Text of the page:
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Australia: Barossa’s cellar doors beckon wine lovers

The Pfeiffer family’s Whistler Wines are served from a traditional

Peter Neville-Hadley

Meridian Writers’ Group –

Adelaide, Australia — About 70 kilometres northeast of South Australia’s capital, Adelaide, country roads lined by feathery gum trees wind through rolling land striped with the vines of one of Australia’s oldest wine-growing regions, the Barossa Valley, famous for big, bright, high-alcohol red wines.

The narrow roads weave through hamlets of verandahed wooden houses with shiny tin roofs, between lines of stately date palms and around hillsides stippled with olives and neatly hatched with vines.

More than 70 of the Barossa’s vineyards are open to the public year-round, and over half can be visited without an appointment. Since many cellar doors don’t open before 11 a.m., there’s time for breakfast in Adelaide before a slow, scenic drive through the countryside, enjoying the look of the region before stopping to try its taste.

The Barossa has names of global fame, such as Wolf Blass, Peter Lehmann and Penfolds, but in between the big estates lie many smaller, family-run vineyards selling mainly through the cellar door and offering tastings, free advice and an unpretentious atmosphere.

Tastings are usually free, except for “museum-released” stock of past triumphs and now of limited availability. Some winemakers also sell wine by the glass, as well as offering cheese plates and other accompaniments. Since alcohol volumes often reach 15 per cent, drivers who choose to drink rather than just taste and spit need to be cautious—pausing for a vineyard-produced light lunch is a good idea.

The Pfeiffer family’s Whistler Wines produces about 9,000 cases a year from its own grapes, and 70 per cent of this modest production is sold directly to visitors. The winery’s weekend concerts are big draws, but the traditional, tin-roofed homestead has comfortable sofas at any time and there’s a lawn dotted with sunshades, tables and chairs at which to enjoy a glass of potent Reserve shiraz or a fruity Audrey May semillon.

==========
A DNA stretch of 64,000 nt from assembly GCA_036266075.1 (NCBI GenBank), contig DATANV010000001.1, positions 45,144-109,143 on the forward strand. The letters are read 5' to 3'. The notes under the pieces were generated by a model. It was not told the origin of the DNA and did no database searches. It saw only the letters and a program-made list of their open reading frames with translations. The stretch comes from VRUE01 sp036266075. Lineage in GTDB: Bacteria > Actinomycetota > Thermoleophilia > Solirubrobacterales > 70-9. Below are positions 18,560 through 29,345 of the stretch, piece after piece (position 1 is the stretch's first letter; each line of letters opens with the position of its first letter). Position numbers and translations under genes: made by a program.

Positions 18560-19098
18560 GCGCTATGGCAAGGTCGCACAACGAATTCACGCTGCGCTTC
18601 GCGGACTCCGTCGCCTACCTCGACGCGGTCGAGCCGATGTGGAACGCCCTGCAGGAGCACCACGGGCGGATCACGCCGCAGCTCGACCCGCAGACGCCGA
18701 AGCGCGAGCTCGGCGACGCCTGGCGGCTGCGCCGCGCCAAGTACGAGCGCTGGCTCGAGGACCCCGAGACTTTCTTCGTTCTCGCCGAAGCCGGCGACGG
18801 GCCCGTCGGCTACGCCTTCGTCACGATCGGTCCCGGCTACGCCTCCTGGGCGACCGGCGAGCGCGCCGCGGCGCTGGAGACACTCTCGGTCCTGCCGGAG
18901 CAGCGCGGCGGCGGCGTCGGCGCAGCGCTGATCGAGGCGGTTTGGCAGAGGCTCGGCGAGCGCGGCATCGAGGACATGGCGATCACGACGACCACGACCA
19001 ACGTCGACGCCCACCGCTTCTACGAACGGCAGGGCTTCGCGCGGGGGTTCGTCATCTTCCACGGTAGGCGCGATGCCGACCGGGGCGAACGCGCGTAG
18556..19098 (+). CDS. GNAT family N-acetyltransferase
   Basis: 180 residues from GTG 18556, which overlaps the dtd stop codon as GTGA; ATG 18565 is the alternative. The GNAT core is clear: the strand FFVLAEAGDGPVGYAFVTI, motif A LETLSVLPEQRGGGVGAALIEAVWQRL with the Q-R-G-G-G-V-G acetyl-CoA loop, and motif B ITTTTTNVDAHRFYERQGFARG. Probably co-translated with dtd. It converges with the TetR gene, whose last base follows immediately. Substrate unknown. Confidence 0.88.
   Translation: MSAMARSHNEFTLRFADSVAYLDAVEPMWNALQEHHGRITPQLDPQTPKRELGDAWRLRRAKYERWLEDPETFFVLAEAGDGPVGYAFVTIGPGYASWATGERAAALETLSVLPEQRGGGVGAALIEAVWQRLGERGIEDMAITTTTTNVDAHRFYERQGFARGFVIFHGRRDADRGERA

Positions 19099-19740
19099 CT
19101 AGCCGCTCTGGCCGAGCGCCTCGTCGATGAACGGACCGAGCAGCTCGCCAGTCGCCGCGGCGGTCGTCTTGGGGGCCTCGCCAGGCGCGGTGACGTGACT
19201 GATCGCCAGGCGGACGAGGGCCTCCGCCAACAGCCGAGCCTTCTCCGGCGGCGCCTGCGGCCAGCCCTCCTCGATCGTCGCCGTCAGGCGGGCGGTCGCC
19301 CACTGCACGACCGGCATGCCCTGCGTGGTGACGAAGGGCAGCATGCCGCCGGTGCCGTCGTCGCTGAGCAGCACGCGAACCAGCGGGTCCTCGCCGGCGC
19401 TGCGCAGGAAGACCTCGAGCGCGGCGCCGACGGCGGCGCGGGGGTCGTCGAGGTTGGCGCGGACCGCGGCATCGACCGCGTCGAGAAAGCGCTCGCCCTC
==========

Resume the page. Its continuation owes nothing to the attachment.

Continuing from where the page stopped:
The cellar door at Eden Valley’s Glen Eldon vineyard is a bright metal shed with a wooden walkway up to a quiet tasting room overlooking the vineyard. Downstairs, grapes are crushed and wine fermented, leaving plenty of space upstairs to try the results of these efforts, and especially the flagship shiraz, dark and fruity and likely to taste even better if taken home and left alone for a few years. Visitors typically take half a case, at a modest saving over Adelaide shop prices.

Rockford Wines occupies brick farm buildings from 1857, where Robert O’Callaghan makes wine from the fruit of 30 growers who use traditional hand-rearing methods in keeping with the antique basket presses at the winery. In the Southern Hemisphere’s autumn months of March and April these can be seen spewing juice from between their slats. Great lakes of liquid and pulp are stored in century-old vats made from local slate, filling the air with the yeasty smell of fermentation underway.

O’Callaghan not only produces one of Australia’s best shirazes, but a wine from the obscure alicante bouschet grape, whose naturally red flesh produces a crisp rosé that makes perfect summer drinking.

But it’s only available at the cellar door.

Explore More:

For more information on the Barossa Valley visit the Barossa Grape & Wine Association’s website at

For more information on the three wineries in the story visit their websites at:, and

For information on travel in Australia visit Tourism Australia’s website at